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The Cardioprotective Effect of Sevoflurane Depends on Protein Kinase C Activation, Opening of Mitochondrial K+ATP Channels, and the Production of Reactive Oxygen Species

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The Cardioprotective Effect of Sevoflurane Depends on Protein Kinase C Activation, Opening of Mitochondrial K+ATP Channels, and the Production of Reactive Oxygen Species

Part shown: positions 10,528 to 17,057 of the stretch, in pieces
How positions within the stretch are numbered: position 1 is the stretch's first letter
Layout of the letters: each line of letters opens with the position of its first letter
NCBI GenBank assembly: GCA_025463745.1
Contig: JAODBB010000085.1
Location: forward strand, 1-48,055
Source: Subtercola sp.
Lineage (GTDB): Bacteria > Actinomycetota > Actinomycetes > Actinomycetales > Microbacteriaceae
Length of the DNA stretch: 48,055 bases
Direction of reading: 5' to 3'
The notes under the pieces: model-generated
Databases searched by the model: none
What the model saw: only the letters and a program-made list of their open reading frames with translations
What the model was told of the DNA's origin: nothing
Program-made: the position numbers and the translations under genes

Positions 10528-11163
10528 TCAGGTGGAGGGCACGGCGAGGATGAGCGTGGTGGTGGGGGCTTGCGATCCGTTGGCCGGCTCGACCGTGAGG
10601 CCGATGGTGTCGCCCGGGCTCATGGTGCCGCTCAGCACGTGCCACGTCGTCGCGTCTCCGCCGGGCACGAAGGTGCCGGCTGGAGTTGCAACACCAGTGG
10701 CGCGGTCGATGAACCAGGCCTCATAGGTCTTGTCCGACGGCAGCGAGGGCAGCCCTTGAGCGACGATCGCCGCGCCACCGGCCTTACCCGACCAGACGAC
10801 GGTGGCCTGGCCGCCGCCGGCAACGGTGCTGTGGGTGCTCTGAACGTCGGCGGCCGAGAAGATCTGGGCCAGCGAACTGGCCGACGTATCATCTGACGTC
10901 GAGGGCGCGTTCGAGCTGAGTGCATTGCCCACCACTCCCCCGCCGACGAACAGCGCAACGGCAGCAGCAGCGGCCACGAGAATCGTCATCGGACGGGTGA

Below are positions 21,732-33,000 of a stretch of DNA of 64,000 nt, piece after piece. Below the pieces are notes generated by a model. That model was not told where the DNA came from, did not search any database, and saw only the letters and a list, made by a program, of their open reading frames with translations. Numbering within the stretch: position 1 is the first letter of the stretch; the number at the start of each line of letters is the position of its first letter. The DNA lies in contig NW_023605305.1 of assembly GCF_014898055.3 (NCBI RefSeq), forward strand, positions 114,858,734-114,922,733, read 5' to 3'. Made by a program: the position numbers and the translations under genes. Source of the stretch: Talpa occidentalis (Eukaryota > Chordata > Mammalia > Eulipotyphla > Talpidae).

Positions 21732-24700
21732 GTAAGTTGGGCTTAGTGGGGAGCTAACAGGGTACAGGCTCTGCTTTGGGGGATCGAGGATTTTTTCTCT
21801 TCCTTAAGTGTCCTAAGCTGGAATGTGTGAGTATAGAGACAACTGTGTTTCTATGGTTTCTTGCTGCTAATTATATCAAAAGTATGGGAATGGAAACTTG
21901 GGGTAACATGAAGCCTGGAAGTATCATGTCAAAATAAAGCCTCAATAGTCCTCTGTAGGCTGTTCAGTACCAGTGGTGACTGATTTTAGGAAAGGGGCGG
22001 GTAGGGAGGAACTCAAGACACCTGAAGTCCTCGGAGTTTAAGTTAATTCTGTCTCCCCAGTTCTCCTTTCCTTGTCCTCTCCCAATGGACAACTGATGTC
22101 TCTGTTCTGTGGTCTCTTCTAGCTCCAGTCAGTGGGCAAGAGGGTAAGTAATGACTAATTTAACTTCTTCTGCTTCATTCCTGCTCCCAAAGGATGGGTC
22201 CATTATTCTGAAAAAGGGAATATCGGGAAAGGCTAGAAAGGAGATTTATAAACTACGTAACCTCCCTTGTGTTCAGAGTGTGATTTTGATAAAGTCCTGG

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   The Cardioprotective Effect of Sevoflurane Depends onProtein Kinase C Activation, Opening of Mitochondrial K    ATP Channels, and the Production of Reactive Oxygen Species Wouter de Ruijter,  MD* , Rene´ J.P. Musters,  PhD† , Christa Boer,  PhD*† , Ger J. M. Stienen,  PhD† ,Warner S. Simonides,  PhD† , and Jaap J. de Lange,  MD ,  PhD**Department of Anesthesiology and †Laboratory for Physiology, Vrije Universiteit University Medical Center, Institute forCardiovascular Research Vrije Universiteit, Amsterdam, the NetherlandsSeveral studies suggest that the cardioprotective effectofsevofluranedependsonproteinkinaseC(PKC)acti-vation, mitochondrial K  ATP  channel (mitoK  ATP )opening,andreactiveoxygenspecies(ROS).However,evidence for their involvement was obtained in sepa-rateexperimentalmodels.Here,westudiedtherelativeroles of PKC, mitoK  ATP , and ROS in sevoflurane-induced cardioprotection in one model. Rat trabeculaeweresubjectedtosimulatedischemiabyapplyingmet-abolicinhibition(MI)throughbuffercontainingNaCN,followed by 60-min reperfusion. Recovery of activeforce(F a )wasassessedaspercentageofpre-MIforce.Intime controls, F a  amounted 60%  5% at the end of theexperiment.TherecoveryofF a afterMIwasreducedto28%    5% ( P    0.045 versus time control), whereassevoflurane reversed the detrimental effect of MI (F a recovery, 67%  8%;  P  0.01 versus MI). The PKC in-hibitor chelerythrine, the mitoK  ATP  inhibitor5-hydroxy decanoic, and the ROS scavenger N-(2-mercaptopropionyl)-glycine all completely abolishedtheprotectiveeffectofsevoflurane(recoveryofF a ,31%   8%, 33%    8%, and 24%    9% for chelerythrine,5-hydroxy decanoic, and N-(2-mercaptopropionyl)-glycine, respectively). In conclusion, PKC activation,mitoK  ATP  channel opening, and ROS production areall essential for sevoflurane-induced cardioprotection.These signaling events are arranged in series within acommonsignalingpathway,ratherthaninparallelcas-cades.Ourfindingsimplicatethattheperioperativeuseof sevoflurane preserves cardiac function by prevent-ingischemia-reperfusioninjury.(AnesthAnalg2003;97:1370–6)  S evoflurane (sevo) has cardioprotective proper-ties against perioperative ischemia and im-proved patient recovery after surgery (1–3). Thecardioprotective effects of sevo and other volatile an-esthetics depend on distinct downstream signalingand effector molecules, such as protein kinase C (PKC)and mitochondrial K ATP  channels (mitoK  ATP ) (2–6).The activation of PKC in the cardioprotective effect of sevo was demonstrated in an isolated guinea pig heartmodel, whereas K ATP  channel activation by sevo wasshown by means of the nonspecific K ATP  channel an-tagonist glyburide in pigs and dogs (2,4). Interest-ingly, more recent findings in rabbits also point toendogenous production of reactive oxygen species(ROS) in isoflurane-induced preconditioning (7).Until now, most signal transduction processes un-derlying sevo-induced cardioprotection have been in-vestigated in a variety of models, mostly focusing onsingular elements in the preconditioning pathway.However, the interplay between individual elementsin the protective downstream signaling cascade is asimportant as the individual roles of PKC, mitoK  ATP ,and ROS. Therefore, we determined the relative con-tribution of PKC activation, the opening of themitoK  ATP  channels, and the endogenous productionof ROS in sevo-induced preconditioning in one model,i.e., the isolated right ventricular rat trabecula. Thismodel, which is extensively used in our laboratory,has the advantage that it is not limited by oxygendiffusion problems and has been proven suitable tostudy intracellular signaling events in combinationwith force of contraction (8–10). Applying metabolicinhibition (MI) by using cyanide was chosen to simu-late the two main intracellular consequences of ische-mia: adenosine triphosphate (ATP) depletion and Supported, in part, by the Institute for Cardiovascular ResearchVrije Universiteit (ICaR-VU), Amsterdam, the Netherlands.Accepted for publication May 23, 2003.Address correspondence and reprint requests to Christa Boer,PhD, Department of Physiology, Vrije Universiteit University Med-ical Center, van der Boechorststraat 7, 1081 BT Amsterdam, theNetherlands. Address e-mail to boer@physiol.med.vu.nl.DOI: 10.1213/01.ANE.0000081786.74722.DA ©2003 by the International Anesthesia Research Society 1370  Anesth Analg 2003;97:1370–6 0003-2999/03  Ca 2  overloading. Investigating the three signalingevents, as mentioned above, within this well-definedfunctional, multicellular preparation provides the op-portunity to assess their relative contribution to thepreconditioning process. This may be the first step inunraveling the exact sequence of signaling moleculesin this sevo-induced signal transduction cascade un-derlying cardioprotection. Methods The use of animals in this study was approved by theInstitutional Animal Care and Use Committee. MaleWistar rats (275 – 420 g;  n    54) were anesthetized bypentobarbital sodium (60 mg/kg, intraperitoneally)and heparinized (1000 U, IV). Subsequently, the heartwas excised and retrogradely perfused at room tem-perature with Tyrode solution (95% O 2 / 5% CO 2 , witha pH value of 7.35). Standard solution contained (inmM): NaCl 120.0, KCl 5.0, CaCl 2  1.0, MgSO 4  1.22,NaH 2 PO 4  1.99, NaHCO 3  27.0, and glucose 10.1.Only during isolation of the trabecula was myocar-dial contraction prevented by 30 mM of 2,3- butanedione monoxime. A right ventricular trabec-ula, running from the atrioventricular ring to thefree wall, was dissected. Subsequently, the trabeculawas mounted between a force transducer (AE801,SensoNor, Norway), which was connected to a per-sonal computer, and a micromanipulator in aclosed, airtight muscle bath and superfused withstandard solution. The trabecula was paced using 2platinum electrodes (field stimulation, 5-ms dura-tion) (8 – 10).After mounting the trabeculae, the protocol startedwith a stabilization period of 45 min (27 ° C; 0.5 Hz).During the stabilization period, muscle diameter wasmeasured using a microscope (50  magnification) us-ing a calibrated reticule. The length of the trabeculaewas determined by a force-length relation and set atan equivalent of 85% of the optimum sarcomerelength, L0.85, as described by Schouten et al. (11). Inthe last phase of the stabilization period, the stimula-tion voltage was set at two times the stimulationthreshold. After 45 min of stabilization, the muscle bath temperature was decreased to 24 ° C, which wasmaintained throughout the experiment, and the pac-ing frequency to 0.2 Hz. After a subsequent 10-minstabilization period, initial active force of contraction(F a,start ) and maximal force (F max,start ) were deter-mined. F max,start  was determined (basal stimulationfrequency of 0.2 Hz) using a postextrasystolic poten-tiation (PESP) protocol, as described previously (12).Briefly, PESP is based on the addition of an increas-ing number of multiple, extra-systolic contractions,which result in a gradual and maximal filling of thesarcoplasmic reticulum (SR) with Ca 2  and thus inthe concurrent development of maximal contractileforce. Preparations were excluded when they didnot stabilize within the equilibration period, exhib-ited spontaneous contractions, or failed to showPESP.Figure 1 displays an overview of the experimentalprotocol for the different experimental groups. Ex-cept for time controls (Time), trabeculae were sub- ject to MI and 60 min of reperfusion. MI wasachieved by exposure to standard solution withoutglucose and containing 2 mM of NaCN and anincrease of the pacing frequency to 1 Hz. During MI,F a  decreased to zero, and a rigor contracture devel-oped (10). Here, we used a rigor period of 30 min,and at the end of the rigor period, the superfusionand pacing frequency were switched back to controlconditions. Subsequently, the trabeculae were su-perfused for 60 min, and the recovery of F a , F max ,and passive force were recorded. The recovery of force after reperfusion was expressed as the ratio of F a  and F max  after reperfusion to F a,start  and F max,start (initial force values before MI), respectively. Isomet-ric force was normalized to the cross-sectional areacalculated from muscle diameters in two perpendic-ular directions measured at the end of each experi-ment. Figure 2 shows two typical recordings froman MI and preconditioning experiment. In the timecontrol group, trabeculae were paced at 0.2 Hz andsuperfused with standard solution for an equal timeperiod as the MI and preconditioning group.During the preconditioning period, superfusionwas switched to standard solution (95% O 2 /5%CO 2 ). Sevo 3.8% was vaporized into the gas supply,and the buffer solution was equilibrated with thegas mixture (13). The concentration of the anestheticwas monitored using a calibrated anesthetic. Inthree distinct experimental groups, the PKCcatalytic-site inhibitor chelerythrine (chel) (2   M)(14), the highly selective mitoK  ATP  channel blocker5-hydroxy decanoic acid sodium (5-HD) (100   M),and the ROS scavenger N-(2-mercaptopropionyl)-glycine (MPG) (300   M) were applied. The inhibi-tors and scavenger were dissolved in water andremained present in the superfusion medium fromthe preincubation period until the onset of MI. Inthree additional control groups, the effects of chel,5-HD, and MPG on recovery after MI were investi-gated without pretreatment of sevo (blocker con-trols). All chemicals were obtained from Sigma-Aldrich (Zwijndrecht, Netherlands).Unless stated otherwise, the recovery of F a  is ex-pressed as percentage of the initial value F a,start  at thestart of the experiment. All data are expressed as mean   sem  of six trabeculae. Between-group comparisonswere performed using analysis of variance and eval-uated with Tukey  post hoc  tests. Differences were con-sidered to be significant at  P  0.05. ANESTH ANALG ANESTHETIC PHARMACOLOGY RUIJTER ET AL.  1371 2003;97:1370 – 6 MEDIATORS OF PRECONDITIONING BY SEVOFLURANE  Results Muscle dimensions (cross-sectional area) and F a,start were not different between groups (Table 1), althoughF a,start  varied between groups, being smallest in thesevo  MI  chel group (27.9  5.2 mN/mm 2 ) and larg-est in the MI  MPG group (48.8    11.3 mN/mm 2 ).Overall, passive force values at L0.85 before MI andafter reperfusion were not different between groups(mean amounts to 1.5    0.1 and 1.6    0.2 mN/mm 2 ,respectively; not significant). Furthermore, F max,start and the F a  at the end of the preincubation and wash-out phase were similar in all groups. Finally, in timecontrols the F max,start  decreased from 63.0    6.7 mN/mm 2 (initial value) to 46.3  7.9 mN/mm 2 at the endof the experiment. MI worsened this decrease (54.8  7.7 to 33.4  7.9 mN/mm 2 ), and preconditioning withsevo did not prevent this decrease in F max,start .At the onset of MI, the force typically decreased to alower level and decreased to zero, followed by a rapidincrease in passive force (rigor state; Fig. 2; time scaleof 155 min). Time to rigor (approximately 31 min) andmaximal rigor force (approximately 117% of F max,start )were comparable in all groups (Table 1). The volumepercentage of sevo in the vapor phase greater than theequilibrated solution was not different betweengroups.Sevo depressed the force by approximately 20%,which was completely reversed in the washout period(Fig. 3). In time controls, the force at the end of theexperiment amounted to 60%    5% of F a,start . MI re-duced the recovery of F a  to 28%    5%, which issignificantly less than in time controls ( P    0.045).Pretreatment with sevo preserved F a  after MI andreperfusion to 67%    8%, which was significantlyhigher compared with the MI group ( P    0.01) andsimilar to time controls. Thus, the depressant effect of MI was completely counteracted by pretreatment withsevo.Figure 4 shows the relative importance of PKC,mitoK  ATP  channels, and ROS in the protective action Figure 1.  Schematic overview of the experimental protocols. The protocol consisted of a 5-min preincubation period, a 15-min precondi-tioning period (preco), a 15-min washout period (wo), metabolic inhibition (MI), and a 60-min reperfusion period. Shaded areas indicatetreatments additional to time control in the respective experimental phase and group. Time  time control; sevo  3.8% sevoflurane; chel  chelerythrine; 5-HD  5-hydroxy decanoic acid sodium; MPG  N-(2-mercaptopropionyl)-glycine. 1372  ANESTHETIC PHARMACOLOGY RUIJTER ET AL. ANESTH ANALGMEDIATORS OF PRECONDITIONING BY SEVOFLURANE 2003;97:1370 – 6  of sevo (panel A). Recovery of F a  after preconditioningwith sevo in the presence of the PKC inhibitor chel(31%    8%) was not different from MI alone (28%   5%). Furthermore, inhibition of mitoK  ATP  channels by 5-HD (Sevo  MI  5-HD; F a  amounted 33%    8%)or ROS by MPG (Sevo  MI  MPG; F a  amounted 24%   9%) also abolished the sevo-induced cardioprotec-tive effect after MI. In three control groups withoutadministration of sevo, the effects of chel, 5-HD, andMPG alone on recovery of F a  after MI were assessed.After 60 min of reperfusion, F a  amounted to 32%   6%, 27%    7%, and 24%    6% for chel, 5-HD, andMPG, respectively. These values did not differ fromrecovery of F a  in the MI group. Discussion We demonstrated that sevo has potent cardioprotec-tive properties because it completely restored F a  totime-control values after MI and reperfusion in iso-lated rat trabeculae. Furthermore, it is shown that the Figure 2.  (A) Illustration of the stimulation protocol on a time scale of 155 min. Note the steady-state contractions during which initial activeforce (F a,start ) was obtained and postextrasystolic potentiation (PESP) to determine maximal force (F max,start ) during the control phase. (B andC) Typical examples of the development of active force (F a ; relative to F a,start ) during the course of an experiment from metabolic inhibition(MI) (panel B) and sevoflurane (sevo)  MI (panel C) groups (time scale 155 min). During MI, F a  decreases to zero, and subsequently, passiveforce increases. When passive force reaches 50% of F max,start  (dotted lines), the rigor period of 30 min begins (gray areas). Duringpreconditioning (panel C), sevo induces a small depression of force. Preconditioning (panel C) improves recovery of force because of MIcompared with MI alone (panel B). Table 1.  General Characteristics of the TrabeculaeCross-sectionalarea (mm 2 )F a,start (mN/mm 2 )F max,start (mN/mm 2 )F max,recovery (mN/mm 2 )Time torigor (min)Maximal rigorforce (%)volume%Time 0.026  0.01 41.6  6.0 63.0  6.7 46.3  7.9 - - -Metabolic inhibition (MI) 0.038  0.01 33.3  5.2 54.8  7.7 33.4  7.9 30  2 113  15 -MI  chel 0.022  0.01 45.6  5.1 56.1  8.4 32.2  6.8 28  4 133  17 -MI  5-HD 0.020  0.01 44.3  4.8 60.8  7.8 27.3  5.9 27  3 123  13 -MI  MPG 0.030  0.01 48.8  11.3 60.9  8.6 24.1  5.5 30  4 114  7 -Sevo  MI 0.014  0.00 34.8  8.1 48.5  6.8 34.8  6.1 34  4 100  7 3.7  0.06Sevo  MI  chel 0.026  0.01 27.9  5.2 42.9  7.6 23.6  5.0 34  3 131  11 3.8  0.03Sevo  MI  5-HD 0.032  0.02 33.9  6.1 57.5  12.2 36.6  9.6 33  3 134  41 3.7  0.09Sevo  MI  MPG 0.026  0.01 45.8  7.2 58.3  8.5 31.5  4.8 32  2 103  4 3.9  0.02 MI  metabolic inhibition; 5-HD  5-hydroxy decanoic acid sodium; MPG  N-(2-mercaptopropionyl)-glycine; chel  chelerytine.ANESTH ANALG ANESTHETIC PHARMACOLOGY RUIJTER ET AL.  1373 2003;97:1370 – 6 MEDIATORS OF PRECONDITIONING BY SEVOFLURANE  cardioprotective effect of sevo depends on PKC acti-vation, the opening of mitoK  ATP  channels, and theendogenous production of ROS. These results suggestthat all three of these signaling events are activewithin the common intracellular signaling cascade of sevo-induced cardioprotection.Pretreatment with sevo results in an improvementof postischemic contractile recovery in rat trabeculae,further strengthening clinical observations (1). Mostvolatile anesthetics render the heart resistant to thedepressant effects of ischemia/reperfusion injury in avariety of   in vivo  and  in vitro  experimental models,with different outcome variables (15). In an  in vivo  dogmodel, isoflurane and desflurane improved postisch-emic contractile performance (4,5), and sevo (3) reducedinfarct size. In contrast, Roscoe et al. (6) did not observean improved postischemic contractile recovery in hu-man trabeculae after preconditioning with halothane.The protective effects of sevo were also observed inperfused guinea pig hearts (2). Interestingly, the timepoint of administration determines the protection capac-ity against ischemia/reperfusion damage. Although ap-plication of sevo in the reperfusion period induces car-dioprotective effects as well, postischemic contractileand metabolic recovery was significantly better in heartsthat were preconditioned before ischemia (13).We used right ventricular rat trabeculae to study themechanisms underlying sevo-induced precondition-ing. This well-defined model has been extensivelyapplied in our laboratory, is not limited by oxygendiffusion, and can be used for intracellular signalingas well as for functional studies. Experiments wereperformed at 27 ° C to maintain a stable preparationover several hours and to prevent oxygen limitation(9 – 12). We used NaCN, a glucose-free buffer and anincreased stimulation frequency, to induce simulatedischemia. NaCN induces ATP depletion and Ca 2  overloading, which both characterize ischemia. Thismodel has been used in several studies performed byour group and provides similar results as comparedwith hypoxia-induced ischemia-reperfusion injury(9,10). We administered sevo as pretreatment beforethe simulated ischemia period, followed by a washoutperiod. Thus, the negative inotropic effect of sevo oncontractile force did not interfere with the MI period,and it can therefore be concluded that cardiodepres-sion during MI is not the cause of sevo-induced car-dioprotection. After 60 minutes of reperfusion, therecovery of force was sufficient to provide informationabout the ischemia-induced injury.There was no significant difference in F a  betweengroups at the end of the washout period, indicatingcomplete elimination of the anesthetic in the experi-mental setup before starting MI. In all groups, exceptfor time-controls, F max  was equally decreased, regard-less of the specific treatment of the preparation. Thus,preconditioning with sevo improves F a , but not F max ,after MI. This suggests that the number of functionalcontractile filaments may be reduced after MI (i.e.,necrosis). Furthermore, it implies that the saturation of force (F a /F max ) was less in all groups after MI, exceptfor time controls and the sevo  MI group.Chel, 5-HD, and MPG are common inhibitors forstudying PKC, mitoK  ATP , and ROS, respectively, andare frequently used in studies dealing with ischemicand pharmacological preconditioning. Therefore, weused concentrations of these inhibitors that are com-parable with concentrations used in other studies. Thepresent study shows a role for PKC activation in thepreconditioning process leading to sevo-inducedcardioprotection. Toller et al. (4) showed that isoform-unspecific PKC inhibition by a small dose of bisin-dolylmaleimide produces cardioprotection, andisoflurane further enhances this protection. However,a large dose of bisindolylmaleimide alone did notprevent the cardioprotective effect of isoflurane. Inaddition, Cope et al. (15) reported that the protectiveeffect of halothane in rabbits is abolished by chel.There are strong indications that PKC activationduring the preconditioning process opens mitoK  ATP channels through decreasing the ATP-binding affinityof these channels (16 – 18). Furthermore, the cardiopro-tective effects of sevo could be reversed by other non-selective inhibitors of the mitoK  ATP  channel thanused in this study (2,3,19). Direct evidence for sevo-induced opening of mitoK  ATP  channels was obtained by Kohro et al. (20) in guinea pig myocytes. Here,evidence was obtained supporting these data becausethe specific mitoK  ATP  channel inhibitor 5-HD abol-ished the protective effect of sevo entirely, whereaspretreatment with the inhibitor alone had no effect.The significance of mitoK  ATP  channel opening for Figure 3.  Recovery of active force (F a ) as percentage of F a,start  in thetime controls, metabolic inhibition (MI), and preconditioning(sevoflurane [sevo]) groups. MI decreased the recovery of F a  com-pared with time controls ( P    0.045), whereas sevo improved therecovery of F a  after MI ( P    0.01 sevo versus MI). All data areexpressed as mean  sem  of   n  6 per group. 1374  ANESTHETIC PHARMACOLOGY RUIJTER ET AL. ANESTH ANALGMEDIATORS OF PRECONDITIONING BY SEVOFLURANE 2003;97:1370 – 6